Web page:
The Oakland Athletics Are at the Forefront of Change

Devon TeepleAnalyst IApril 7, 2010

OAKLAND, CA - APRIL 06:  Ichiro Suzuki #51 of the Seattle Mariners warms up during batting practice before a game against the Oakland Athletics at the Oakland-Alameda County Coliseum on April 6, 2010 in Oakland, California.  (Photo by Ezra Shaw/Getty Images)
Ezra Shaw/Getty Images

Since Moneyball , the Oakland Athletics have been under a microscope.

Every move reviewed, every signing analyzed, and every high school player drafted since 2002 has assessed by everyone under the sun.

Oakland took advantage of knowledge that few, if any, paid any attention to.

For anyone unfamiliar with Moneyball , the Athletics, a small market club in the American League West, continued to win, continued to compete, despite having one of the lowest payrolls in baseball.

Their strategy, “looking for, in essence, new baseball knowledge."

I for one, had no idea about SABR, OPS, DERA, and how about some VORP, until I read the book (click here for more detail).

It turned out, the Athletics were not the only ones using this new-found information.

Soon enough, statistics, were all over baseball. A new regime, you might say, had joined the boys club; Billy Beane, J.P. Ricciardi, Paul DePodesta, and one who seemingly put all the pieces together; Theo Epstein.

Oakland’s advantage had now became public knowledge, and the golden ticket was now available to all.

From 2000 until 2003, Oakland compiled a 392–255 record, a .605 winning percentage.  Since the boom in statistical analysis, the team has come back down to earth, playing sub .500 since 2007 (226-259; .466)

Bad results set aside, there is another interesting movement happening.  A focus on pitching and defense.

Much of their current pitching staff is full of young, promising pitchers who have not yet reached their potential, but have one to three years of MLB experience under their belt.

Since 2006, the Athletics development staff have drafted or acquired in  trade, nearly 10 pitchers (starter or reliever) that has contributed one way or another, (major or minor leagues).

Year Acq.DraftedThrowsHTWTLastFirst



  • From ‘04 to ‘06 (‘06, their last winning season), all were obtained through the draft, while through the years of ‘07 and ‘08 were acquired via trade.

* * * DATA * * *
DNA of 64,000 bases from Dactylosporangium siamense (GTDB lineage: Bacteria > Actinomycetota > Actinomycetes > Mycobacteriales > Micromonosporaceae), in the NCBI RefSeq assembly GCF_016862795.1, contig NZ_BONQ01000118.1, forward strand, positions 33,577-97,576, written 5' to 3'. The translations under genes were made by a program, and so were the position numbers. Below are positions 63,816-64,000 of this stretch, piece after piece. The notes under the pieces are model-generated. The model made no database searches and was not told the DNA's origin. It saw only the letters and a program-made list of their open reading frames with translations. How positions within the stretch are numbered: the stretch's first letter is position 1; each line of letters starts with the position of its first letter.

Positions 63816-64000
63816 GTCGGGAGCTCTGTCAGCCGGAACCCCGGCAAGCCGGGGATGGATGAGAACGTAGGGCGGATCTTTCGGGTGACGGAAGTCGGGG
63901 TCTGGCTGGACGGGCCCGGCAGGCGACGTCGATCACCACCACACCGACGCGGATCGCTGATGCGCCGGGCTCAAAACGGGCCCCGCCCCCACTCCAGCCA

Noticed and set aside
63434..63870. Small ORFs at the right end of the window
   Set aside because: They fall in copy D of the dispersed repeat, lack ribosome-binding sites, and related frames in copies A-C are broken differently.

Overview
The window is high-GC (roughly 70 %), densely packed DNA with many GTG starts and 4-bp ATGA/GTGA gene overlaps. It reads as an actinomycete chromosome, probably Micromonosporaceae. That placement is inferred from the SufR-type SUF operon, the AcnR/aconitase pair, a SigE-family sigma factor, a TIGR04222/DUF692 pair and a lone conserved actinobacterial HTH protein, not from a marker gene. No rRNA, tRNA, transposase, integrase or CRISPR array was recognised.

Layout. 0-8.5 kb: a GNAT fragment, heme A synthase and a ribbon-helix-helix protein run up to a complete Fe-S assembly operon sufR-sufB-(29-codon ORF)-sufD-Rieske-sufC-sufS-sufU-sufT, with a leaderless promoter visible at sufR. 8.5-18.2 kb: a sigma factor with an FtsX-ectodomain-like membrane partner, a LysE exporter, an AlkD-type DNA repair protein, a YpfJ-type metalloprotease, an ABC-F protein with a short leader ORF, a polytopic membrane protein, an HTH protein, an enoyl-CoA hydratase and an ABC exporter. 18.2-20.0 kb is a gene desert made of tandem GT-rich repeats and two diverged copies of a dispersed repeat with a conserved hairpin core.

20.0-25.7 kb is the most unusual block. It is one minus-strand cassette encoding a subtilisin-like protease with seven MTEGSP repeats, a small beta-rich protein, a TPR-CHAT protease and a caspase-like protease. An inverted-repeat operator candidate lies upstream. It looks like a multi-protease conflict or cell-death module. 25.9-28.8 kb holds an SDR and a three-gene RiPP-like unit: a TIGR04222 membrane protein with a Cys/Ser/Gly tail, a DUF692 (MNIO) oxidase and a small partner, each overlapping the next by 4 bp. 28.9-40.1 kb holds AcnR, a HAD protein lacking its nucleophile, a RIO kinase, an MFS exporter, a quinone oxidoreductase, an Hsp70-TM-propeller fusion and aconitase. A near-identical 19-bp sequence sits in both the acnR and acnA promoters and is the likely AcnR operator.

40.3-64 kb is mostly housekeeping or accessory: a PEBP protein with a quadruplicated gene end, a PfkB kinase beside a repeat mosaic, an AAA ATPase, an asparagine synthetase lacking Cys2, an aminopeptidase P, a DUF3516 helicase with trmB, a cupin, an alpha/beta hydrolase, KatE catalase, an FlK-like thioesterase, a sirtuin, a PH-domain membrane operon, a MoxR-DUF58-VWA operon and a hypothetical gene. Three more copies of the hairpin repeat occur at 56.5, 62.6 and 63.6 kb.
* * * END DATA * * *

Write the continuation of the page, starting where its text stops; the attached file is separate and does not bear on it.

• All pitchers drafted in the first group were right-handed, while all pitchers traded for in the second group are left-handed.


The second group of LHP is easy enough to dissect.

The team had an abundance of talent but they were no longer in the playoff or wild-card race. They needed to stockpile for the future, which left Jason Kendall, Dan Haren, and Nick Swisher expendable.

In return, a former 2004 first round draft pick out of the Chicago White Sox organization (Gonzalez), a former 2006 second round pick from the Arizona Diamondbacks (Anderson), a Milwaukee Brewers 16th rounder from 2002 (Eveland), and finally courtesy of the Chicago Cubs, a 17th round draft pick in 2004 (Blevins).

*Please note, Dallas Braden who was drafted in the 24th round of the 2004 draft, was not included in this study.  His transition would fit in statistically with the players acquired through trade;  fastball hovering around 88 mph, slider, 77 mph, cutter, 82 mph, curveball and change-up, 73 and 74 mph respectively.

Emphasis is no longer on home runs and the power game, which is evident by the average total of runs scored per game declining in four consecutive seasons .

With reduced scoring, teams are now making a conscious effort to focus on defense and pitching, as you can see from some of the most recent transactions this off-season and last;

  • Marco Scutaro, SS/2B to Boston, career fielding percentage, .981
  • Adrian Beltre, 3B to Boston, career fielding percentage, .957
  • Franklin Gutierrez, OF to Seattle (‘09), career fielding percentage, .986
  • Chone Figgins, IF to Seattle, career fielding percentage, .969
  • Kevin Kouzmanoff, 3B to Oakland, set NL season record for fielding percentage (‘09), .990


Quite possibly I am digging too much, except you can make out a trend in each players arsenal (data courtesy of FanGraphs ),



Oakland has revamped its pitching strategy to evolve with the current changes in the game (Zero information was available on Lee, as he did not advance out of the minors, but he did total 60 k’s in 84 plus innings of work.)

The second group of pitchers developed through the A’s system on average, threw considerably harder than the group acquired through trade.  When I say throw harder, I am focusing more on the off-speed pitches than fastballs.  However, Cahill and Mazzaro, both homegrown talent, average two-mph on everyone else.

A movement that blossomed with this franchise has yet again shifted the focus on what is important.

Pitchers who do not throw as hard will give up more hits, more ground balls, more balls in play, leaving the defense to pick up the slack.

It makes sense.

To move forward one must adapt. When out of the norm becomes commonplace, shake things up one more time.

“Listen,” says Beane, 47, now entering his 13th season as the A’s GM, and his 21st in the franchise’s management. “When we started putting our clubs together in Oakland, we built them on three-run homers and walks. That’s no longer a skill that we can afford. My first choice to build an offensive club would be a bunch of guys who hit homers and get on base. That’s my first choice. As people start to pay for that skill, then we have to keep going down the list.”

This article can also be found on The GM's Perspective.


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